Friday, December 8, 2017

Uncle Paul and the Young Salt

 One of the coolest things to happen to me out here is that I was able to get my youngest nephew a job as Ordinary Seaman on one of our tugboats, and we regularly get to work together. Even better, his watch officer allows him to stay on board and visit with me when time allows for it, when they're not underway. He's been here a little under two years, but this is his last tour with us for now. In a few weeks, he'll be starting college.


     My oldest brother lives an hour from the ocean, west of Boston, so my nephews haven't grown up on the water like I did. When T came aboard for the first time, at age 18, it was his first day working on a boat. Everything was new. By 18 I had over the 1,080 days at sea needed to be rated Able Seaman. I had a lot of advantages, and a bit of confidence from it. My nephew did not. At 6' 5" and underweight, he'd get knocked over by a stiff breeze. He was so fortunate in the next months to be trained by some excellent tug captains, and even though it was overwhelming, and he was still an overgrown child who wasn't used to an adult's job and an adult's environment, he was excited and motivated.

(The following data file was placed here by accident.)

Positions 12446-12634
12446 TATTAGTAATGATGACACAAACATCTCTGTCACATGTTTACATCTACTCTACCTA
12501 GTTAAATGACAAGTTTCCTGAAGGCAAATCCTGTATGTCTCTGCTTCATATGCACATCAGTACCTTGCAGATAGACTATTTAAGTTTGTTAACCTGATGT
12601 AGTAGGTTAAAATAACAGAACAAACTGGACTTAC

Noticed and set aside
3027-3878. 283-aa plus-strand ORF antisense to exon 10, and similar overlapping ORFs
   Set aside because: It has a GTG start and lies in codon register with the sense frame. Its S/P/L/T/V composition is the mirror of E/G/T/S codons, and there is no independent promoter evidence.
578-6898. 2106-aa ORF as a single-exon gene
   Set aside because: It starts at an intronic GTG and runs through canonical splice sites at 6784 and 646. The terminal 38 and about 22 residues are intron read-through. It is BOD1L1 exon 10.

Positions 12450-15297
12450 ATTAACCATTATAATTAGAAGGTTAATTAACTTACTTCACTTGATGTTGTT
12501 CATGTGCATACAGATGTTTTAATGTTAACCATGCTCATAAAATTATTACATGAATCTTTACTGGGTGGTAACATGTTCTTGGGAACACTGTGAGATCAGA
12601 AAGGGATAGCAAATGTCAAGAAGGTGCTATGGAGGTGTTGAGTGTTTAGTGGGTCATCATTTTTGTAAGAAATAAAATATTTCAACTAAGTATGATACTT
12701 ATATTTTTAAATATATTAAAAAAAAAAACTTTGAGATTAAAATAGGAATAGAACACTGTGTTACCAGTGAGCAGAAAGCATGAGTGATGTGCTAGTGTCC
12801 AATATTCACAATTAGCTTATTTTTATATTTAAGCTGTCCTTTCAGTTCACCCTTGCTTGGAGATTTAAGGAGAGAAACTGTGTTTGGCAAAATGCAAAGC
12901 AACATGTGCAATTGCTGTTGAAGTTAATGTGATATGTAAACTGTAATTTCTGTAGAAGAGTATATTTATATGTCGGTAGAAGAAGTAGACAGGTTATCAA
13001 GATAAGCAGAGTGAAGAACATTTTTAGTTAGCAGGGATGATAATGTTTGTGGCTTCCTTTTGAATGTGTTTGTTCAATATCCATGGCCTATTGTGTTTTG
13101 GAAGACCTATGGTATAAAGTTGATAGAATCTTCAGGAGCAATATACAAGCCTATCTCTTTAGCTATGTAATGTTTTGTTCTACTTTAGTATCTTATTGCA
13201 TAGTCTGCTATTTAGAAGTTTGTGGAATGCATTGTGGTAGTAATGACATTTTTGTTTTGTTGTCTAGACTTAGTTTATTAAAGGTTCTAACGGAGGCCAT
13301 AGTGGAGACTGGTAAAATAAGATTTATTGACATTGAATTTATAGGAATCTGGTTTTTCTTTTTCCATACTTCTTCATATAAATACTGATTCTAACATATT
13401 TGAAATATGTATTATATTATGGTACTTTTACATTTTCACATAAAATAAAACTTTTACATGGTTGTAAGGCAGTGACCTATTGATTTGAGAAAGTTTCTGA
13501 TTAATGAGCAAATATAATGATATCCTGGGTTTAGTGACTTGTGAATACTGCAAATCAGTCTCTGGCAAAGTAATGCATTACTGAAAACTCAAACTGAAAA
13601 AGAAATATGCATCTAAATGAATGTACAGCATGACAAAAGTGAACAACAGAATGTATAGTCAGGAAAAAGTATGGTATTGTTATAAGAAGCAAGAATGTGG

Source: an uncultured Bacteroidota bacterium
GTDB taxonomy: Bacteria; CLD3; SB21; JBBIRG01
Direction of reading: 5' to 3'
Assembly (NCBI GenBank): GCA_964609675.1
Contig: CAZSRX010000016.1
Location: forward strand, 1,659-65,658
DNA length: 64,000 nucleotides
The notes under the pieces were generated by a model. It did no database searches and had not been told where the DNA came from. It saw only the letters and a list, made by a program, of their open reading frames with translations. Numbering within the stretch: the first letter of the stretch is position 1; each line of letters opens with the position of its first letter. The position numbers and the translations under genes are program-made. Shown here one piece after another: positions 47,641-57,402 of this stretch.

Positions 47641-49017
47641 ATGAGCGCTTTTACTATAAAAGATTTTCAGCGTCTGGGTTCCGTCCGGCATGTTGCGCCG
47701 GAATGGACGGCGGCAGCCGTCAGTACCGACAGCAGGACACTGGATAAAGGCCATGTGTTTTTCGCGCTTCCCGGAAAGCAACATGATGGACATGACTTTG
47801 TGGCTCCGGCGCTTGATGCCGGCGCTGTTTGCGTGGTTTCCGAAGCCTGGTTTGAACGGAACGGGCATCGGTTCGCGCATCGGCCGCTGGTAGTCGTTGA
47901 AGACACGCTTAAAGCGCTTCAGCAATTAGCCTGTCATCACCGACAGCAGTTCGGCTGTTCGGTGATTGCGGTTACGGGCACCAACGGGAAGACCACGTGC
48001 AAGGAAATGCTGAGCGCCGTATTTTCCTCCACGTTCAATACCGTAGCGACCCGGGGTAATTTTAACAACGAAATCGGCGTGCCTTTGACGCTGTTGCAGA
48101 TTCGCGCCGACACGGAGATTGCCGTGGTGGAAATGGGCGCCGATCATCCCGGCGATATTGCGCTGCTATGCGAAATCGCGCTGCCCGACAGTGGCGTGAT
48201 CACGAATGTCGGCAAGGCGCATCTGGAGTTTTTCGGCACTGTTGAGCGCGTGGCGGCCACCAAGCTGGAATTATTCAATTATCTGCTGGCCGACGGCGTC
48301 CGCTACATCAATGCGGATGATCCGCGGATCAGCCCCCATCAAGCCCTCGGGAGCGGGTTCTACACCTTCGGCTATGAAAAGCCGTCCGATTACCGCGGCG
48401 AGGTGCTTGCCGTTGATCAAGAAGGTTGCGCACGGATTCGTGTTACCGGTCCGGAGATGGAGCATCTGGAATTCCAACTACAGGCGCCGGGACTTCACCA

My nephew came aboard the HQ this morning- his watch officer calls me 'Uncle Paul' over the radio, too, screwing around with me. We had a great visit, and when it came time to get underway, he was utterly professional, utilitarian and precise, acting as an extension of the mate's eyes and hands- and I was very proud of him. He's put on at least 25lbs of muscle, and speaks and acts as a man acts, not as a suburban 20-year old. When I woke up again before dinnertime, he was here again, and we had another visit. Looking at our schedule, it's doubtful I'll see him at work again.